The present literature review aims to highlight gaps in the treatment of preventative mother-to-child HIV transmission and the risk factors in Brazil.
Among the 425 articles identified in SciELO and PubMed searches, 59 articles published between 1994 and 2016 were selected for reading and data extraction, and 33 articles were included in the present review.
The rates of vertical HIV transmission described in the studies varied widely, from 1.8% to 27.8%, with a significant reduction over the years. However, recent rates were also found to be variable in different regions of Brazil, and despite the significant reduction in mother-to-child transmission, many gaps remain in prevention services. A failure to attend prenatal care is the main factor associated with the increased risk of vertical transmission of HIV, hindering early maternal diagnosis and the completion of preventative measures during the prenatal period and, often, the peripartum and postnatal periods. A small number of studies discussed the sociodemographic factors, including a low level of education for pregnant women and the inadequacies of health services, such as difficulties scheduling appointments and undertrained staff, associated with vertical transmission. As such, the current challenge is to better define the sociodemographic and infrastructural factors that increase the risk of mother-to-child transmission of HIV to provide the necessary investments to promote an earlier inclusion of these populations in prevention services.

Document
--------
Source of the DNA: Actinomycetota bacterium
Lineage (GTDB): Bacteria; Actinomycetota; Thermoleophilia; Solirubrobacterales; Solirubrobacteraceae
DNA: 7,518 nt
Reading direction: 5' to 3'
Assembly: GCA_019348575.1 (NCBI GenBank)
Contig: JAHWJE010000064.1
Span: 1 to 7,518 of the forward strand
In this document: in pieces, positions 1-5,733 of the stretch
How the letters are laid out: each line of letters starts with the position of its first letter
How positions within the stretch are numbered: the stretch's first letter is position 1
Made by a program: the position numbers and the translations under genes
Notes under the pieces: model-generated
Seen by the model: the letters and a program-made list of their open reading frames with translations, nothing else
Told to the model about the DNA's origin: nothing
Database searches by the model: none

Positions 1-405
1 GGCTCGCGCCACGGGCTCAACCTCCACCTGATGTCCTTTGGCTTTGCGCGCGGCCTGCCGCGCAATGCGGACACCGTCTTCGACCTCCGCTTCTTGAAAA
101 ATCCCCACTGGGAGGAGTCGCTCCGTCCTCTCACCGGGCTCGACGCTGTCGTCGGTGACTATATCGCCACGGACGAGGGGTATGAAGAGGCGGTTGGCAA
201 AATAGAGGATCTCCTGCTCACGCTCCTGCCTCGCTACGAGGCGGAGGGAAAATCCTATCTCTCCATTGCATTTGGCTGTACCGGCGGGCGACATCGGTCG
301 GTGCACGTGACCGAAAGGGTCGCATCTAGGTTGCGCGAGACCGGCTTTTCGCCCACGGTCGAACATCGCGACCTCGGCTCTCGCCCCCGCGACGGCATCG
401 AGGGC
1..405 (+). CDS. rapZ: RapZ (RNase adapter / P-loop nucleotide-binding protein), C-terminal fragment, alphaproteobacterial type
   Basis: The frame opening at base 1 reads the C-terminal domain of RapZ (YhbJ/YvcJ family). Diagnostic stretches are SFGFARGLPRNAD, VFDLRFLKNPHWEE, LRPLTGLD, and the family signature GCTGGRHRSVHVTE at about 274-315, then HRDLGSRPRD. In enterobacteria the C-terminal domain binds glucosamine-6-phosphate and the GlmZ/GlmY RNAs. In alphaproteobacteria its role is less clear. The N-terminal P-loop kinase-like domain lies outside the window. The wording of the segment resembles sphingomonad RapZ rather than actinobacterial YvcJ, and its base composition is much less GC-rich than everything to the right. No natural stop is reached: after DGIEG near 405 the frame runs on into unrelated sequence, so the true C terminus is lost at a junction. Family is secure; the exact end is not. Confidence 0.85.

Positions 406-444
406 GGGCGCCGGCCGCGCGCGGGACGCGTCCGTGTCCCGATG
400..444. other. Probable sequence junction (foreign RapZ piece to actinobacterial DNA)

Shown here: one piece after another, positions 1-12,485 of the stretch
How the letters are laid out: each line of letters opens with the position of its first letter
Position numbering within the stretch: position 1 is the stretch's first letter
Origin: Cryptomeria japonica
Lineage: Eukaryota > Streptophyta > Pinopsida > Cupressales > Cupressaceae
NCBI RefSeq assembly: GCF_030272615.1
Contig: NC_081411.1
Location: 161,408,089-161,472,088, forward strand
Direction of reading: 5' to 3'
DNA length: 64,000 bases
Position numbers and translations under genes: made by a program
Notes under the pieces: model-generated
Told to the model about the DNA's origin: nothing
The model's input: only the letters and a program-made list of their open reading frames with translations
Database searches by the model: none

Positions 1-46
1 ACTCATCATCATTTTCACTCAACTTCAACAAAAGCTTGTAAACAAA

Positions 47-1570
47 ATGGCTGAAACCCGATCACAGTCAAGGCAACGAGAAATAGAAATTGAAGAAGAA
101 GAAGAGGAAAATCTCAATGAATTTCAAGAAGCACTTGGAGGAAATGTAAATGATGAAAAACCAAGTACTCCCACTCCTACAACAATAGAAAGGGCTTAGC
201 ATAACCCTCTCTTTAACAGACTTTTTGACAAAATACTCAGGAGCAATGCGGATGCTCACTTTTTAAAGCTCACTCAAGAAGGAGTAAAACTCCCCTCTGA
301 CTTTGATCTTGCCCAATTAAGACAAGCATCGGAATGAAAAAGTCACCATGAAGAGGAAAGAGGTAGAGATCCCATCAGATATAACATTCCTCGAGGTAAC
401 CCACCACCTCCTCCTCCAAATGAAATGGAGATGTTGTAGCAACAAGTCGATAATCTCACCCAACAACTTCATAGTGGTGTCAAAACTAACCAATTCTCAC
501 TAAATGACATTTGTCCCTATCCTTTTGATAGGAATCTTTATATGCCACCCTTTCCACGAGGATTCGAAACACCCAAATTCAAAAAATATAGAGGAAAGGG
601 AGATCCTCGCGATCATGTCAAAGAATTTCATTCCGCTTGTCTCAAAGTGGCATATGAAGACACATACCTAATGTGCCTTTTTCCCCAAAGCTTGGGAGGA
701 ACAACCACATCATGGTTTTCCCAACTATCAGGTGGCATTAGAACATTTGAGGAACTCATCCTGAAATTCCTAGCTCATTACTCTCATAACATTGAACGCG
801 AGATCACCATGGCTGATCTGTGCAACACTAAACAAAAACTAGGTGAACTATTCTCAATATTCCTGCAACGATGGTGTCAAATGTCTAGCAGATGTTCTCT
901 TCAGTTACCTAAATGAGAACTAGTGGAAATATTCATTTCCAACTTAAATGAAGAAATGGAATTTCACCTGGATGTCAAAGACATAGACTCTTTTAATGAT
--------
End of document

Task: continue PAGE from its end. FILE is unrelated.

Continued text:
This review may serve as a guide for future programs to focus efforts on the prevention of vertical HIV transmission.